FLPs v. Tax Courts: Bongard case highlights Family Limited Partnership challenges.
Recent cases against FLPs rely on violations under Sec. 2036(a), where the IRS disputed the unchanging relationship between the donor and the assets transferred to the FLP.
But a recent ruling in Bongard v. Commissioner, (124 TC No. 8), provides an analysis of the Tax Court's interpretation of Sec. 2036(a) and its applicability in establishing an FLP.
Past IRS Scrutiny
Many early FLP challenges focused on the applicability of restrictions on control and transfer of interests within the partnership agreement. These restrictions are what appraisers rely on to support valuation discounts.
Most notable was the IRS use of Sec. 2704(b) and Reg. 25.2704-2(a) in challenging the validity of FLPs. The 5th Circuit Court's decision in Kerr v. Commissioner, (292 F.3d 490, 89 AFTR 2d 2002-2838), helped dissuade the IRS from continuing on this path.
Another avenue the IRS has tried with some success focused on the annual gift tax exclusion under Sec. 2503(a) and whether a gift of a partnership interest is itself entitled to the benefit of the annual gift tax exclusion.
In Hackel v. Commissioner, [118 TC 279 (2002)], the IRS argued that a gift of a partnership interest is not really a transfer of (present) value since it is subject to restrictions on transferability and is reliant on the general partner for income distributions.
The IRS was successful, but the win did not hinder the will of advisers. While the case is being appealed, planners must consider its implications and structure partnership agreements accordingly.
The Evolving Sec. 2036 Challenge
In certain instances, where a taxpayer retains the right to the assets subsequent to the transfer, the IRS has argued that their full value should be included in the donor's estate. Early cases where the IRS had success using Sec. 2036(a) include Reichardt v. Commissioner, [114 TC 144 (2000)], and Strangi v. Commissioner [115 TC 478 (2000)].
Raising the Bar
Cases subsequent to Reichardt and Strangi have gone one step further. Recent rulings describe the need for a legitimate (non-tax) business purpose for the partnership, such as management expertise, security and preservation of assets, and avoidance of personal liability.
The Bongard Case
Wayne C. Bongard, a successful business owner, died in 1998. His estate's 706, filed Feb. 15, 2000, reported that the federal estate tax owed was $17,004,363. A notice of deficiency totalling $52,878,785 was issued Feb. 4, 2003.
In 1980, Bongard started Empak, a Minnesota corporation. Bongard was the company's sole shareholder until a few years later, when he transferred a number of shares to an irrevocable trust for the benefit of his children.
The business flourished and Bongard's advisers began preparing the company for a potential liquidity event, either through a public or private offering. In 1996, Bongard and his children's trust exchanged their stock in Empak for Class A (voting) and Class B (non-voting) member interest in WCB Holdings, a Minnesota LLC. After the exchange, Bongard and the trust owned the same proportionate interest in WCB as they did in Empak (86.39 percent and 13.61 percent).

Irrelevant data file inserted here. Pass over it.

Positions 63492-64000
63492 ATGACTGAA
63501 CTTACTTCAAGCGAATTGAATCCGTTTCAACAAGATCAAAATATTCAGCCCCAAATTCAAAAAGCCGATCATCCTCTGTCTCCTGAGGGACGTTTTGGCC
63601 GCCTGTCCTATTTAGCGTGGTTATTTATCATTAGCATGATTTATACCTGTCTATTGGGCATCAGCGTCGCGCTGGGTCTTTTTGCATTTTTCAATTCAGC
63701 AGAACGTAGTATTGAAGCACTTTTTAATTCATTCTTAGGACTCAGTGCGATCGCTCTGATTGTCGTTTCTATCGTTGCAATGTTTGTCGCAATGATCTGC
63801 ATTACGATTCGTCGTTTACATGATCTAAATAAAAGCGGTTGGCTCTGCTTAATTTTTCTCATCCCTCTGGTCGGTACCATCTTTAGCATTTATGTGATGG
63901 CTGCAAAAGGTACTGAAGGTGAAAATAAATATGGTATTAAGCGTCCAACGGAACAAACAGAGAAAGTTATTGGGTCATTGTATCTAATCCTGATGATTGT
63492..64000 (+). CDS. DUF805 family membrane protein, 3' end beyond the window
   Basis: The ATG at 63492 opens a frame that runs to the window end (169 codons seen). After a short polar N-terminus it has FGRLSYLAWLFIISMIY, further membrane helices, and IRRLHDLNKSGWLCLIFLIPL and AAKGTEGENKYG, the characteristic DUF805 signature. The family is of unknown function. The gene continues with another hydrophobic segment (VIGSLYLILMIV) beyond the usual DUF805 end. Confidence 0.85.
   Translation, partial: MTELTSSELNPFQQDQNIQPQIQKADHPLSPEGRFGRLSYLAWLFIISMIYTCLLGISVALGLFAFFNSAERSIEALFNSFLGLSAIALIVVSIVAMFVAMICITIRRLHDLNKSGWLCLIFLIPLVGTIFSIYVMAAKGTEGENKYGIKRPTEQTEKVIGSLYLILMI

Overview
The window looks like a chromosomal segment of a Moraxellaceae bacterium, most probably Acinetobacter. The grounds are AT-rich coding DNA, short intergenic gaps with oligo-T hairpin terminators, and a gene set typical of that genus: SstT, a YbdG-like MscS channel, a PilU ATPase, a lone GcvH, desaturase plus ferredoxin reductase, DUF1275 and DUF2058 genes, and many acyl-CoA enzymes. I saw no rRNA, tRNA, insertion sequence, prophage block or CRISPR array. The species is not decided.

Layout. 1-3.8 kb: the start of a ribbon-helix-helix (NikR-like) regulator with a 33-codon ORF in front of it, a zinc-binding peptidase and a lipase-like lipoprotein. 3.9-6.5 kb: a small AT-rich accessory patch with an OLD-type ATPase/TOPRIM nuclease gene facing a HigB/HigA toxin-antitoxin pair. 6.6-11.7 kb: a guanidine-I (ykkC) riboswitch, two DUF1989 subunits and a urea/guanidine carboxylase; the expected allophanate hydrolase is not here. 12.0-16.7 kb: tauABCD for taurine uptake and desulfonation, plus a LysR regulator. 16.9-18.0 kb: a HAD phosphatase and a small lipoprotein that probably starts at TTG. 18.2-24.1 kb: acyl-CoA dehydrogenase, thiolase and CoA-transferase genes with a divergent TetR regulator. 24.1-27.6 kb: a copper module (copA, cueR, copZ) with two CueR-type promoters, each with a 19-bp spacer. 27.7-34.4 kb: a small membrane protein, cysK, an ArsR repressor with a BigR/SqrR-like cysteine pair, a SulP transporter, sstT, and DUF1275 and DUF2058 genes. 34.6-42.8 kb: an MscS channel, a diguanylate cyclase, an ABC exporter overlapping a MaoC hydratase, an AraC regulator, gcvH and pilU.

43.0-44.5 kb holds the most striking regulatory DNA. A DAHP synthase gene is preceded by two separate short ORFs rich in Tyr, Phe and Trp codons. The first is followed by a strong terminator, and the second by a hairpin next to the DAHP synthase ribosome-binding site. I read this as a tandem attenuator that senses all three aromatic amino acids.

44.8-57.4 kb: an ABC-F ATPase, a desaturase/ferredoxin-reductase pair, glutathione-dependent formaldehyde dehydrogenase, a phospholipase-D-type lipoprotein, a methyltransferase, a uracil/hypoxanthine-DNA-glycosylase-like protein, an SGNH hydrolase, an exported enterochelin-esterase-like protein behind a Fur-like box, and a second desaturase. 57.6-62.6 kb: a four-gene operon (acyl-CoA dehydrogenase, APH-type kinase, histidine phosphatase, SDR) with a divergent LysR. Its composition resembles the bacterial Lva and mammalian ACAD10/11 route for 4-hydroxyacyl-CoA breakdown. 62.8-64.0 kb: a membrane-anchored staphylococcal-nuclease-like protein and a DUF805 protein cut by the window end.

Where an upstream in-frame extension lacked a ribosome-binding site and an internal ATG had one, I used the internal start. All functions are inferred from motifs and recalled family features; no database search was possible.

In Bongard, the IRS argued that this was not an arm's-length transaction since one could not occur between related parties. Upon analysis, the Tax Court ruled against the IRS in its contention that the transfer to WCB was not a bona fide sale for adequate and full consideration.
Later in 1996, the Bongard Family Limited Partnership was formed, whereby Bongard and the children's trust transferred their Class B member interest in WCB to the FLP in exchange for partnership interests. The exchange left Bongard with a 99 percent LP interest and the trust with a 1 percent GP interest. In a letter to his children, Bongard expressed his reasons for forming the FLP, including concern for asset protection and tax benefits.
A year later, Bongard gifted his wife a 7.72 percent LP interest. The court noted, "This was the sole transfer of the FLP during its existence and that the FLP never diversified its assets during the decedent's life, never had an investment plan, and never functioned as a business enterprise or otherwise engaged in any meaningful economic activity. Additionally, the FLP did not perform a management function for the assets it received and never engaged in any businesslike transactions."
The Tax Court concluded that the record did not support any non-tax reasons for the FLP's existence. The court disregarded the formation of the FLP and the value of its underlying assets (the WCB Class B member interest) was included in the gross estate of the decedent under Sec. 2036(a). Also, any value apportioned in the gift to his wife was brought back into the estate using the three-year rule under Sec. 2035(a).
Careful Planning is Key
FLPs continue to be legitimate planning devices as long as attention is paid to recent rulings interpreting how the partnerships should be structured and managed.
By Philip R. Lieberman, CPA
Philip R. Lieberman CPA/ABV, ASA is a director of valuation services at Long Beach-based Windes & McClaughry, A/C, and a member of the CalCPA Estate Planning Committee. You can reach him at firstname.lastname@example.org. For more information on the Estate Planning Committee, visit www.calcpa.org/estate.
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|Title Annotation:||estate planning|
|Author:||Lieberman, Philip R.|
|Date:||Jun 1, 2005|
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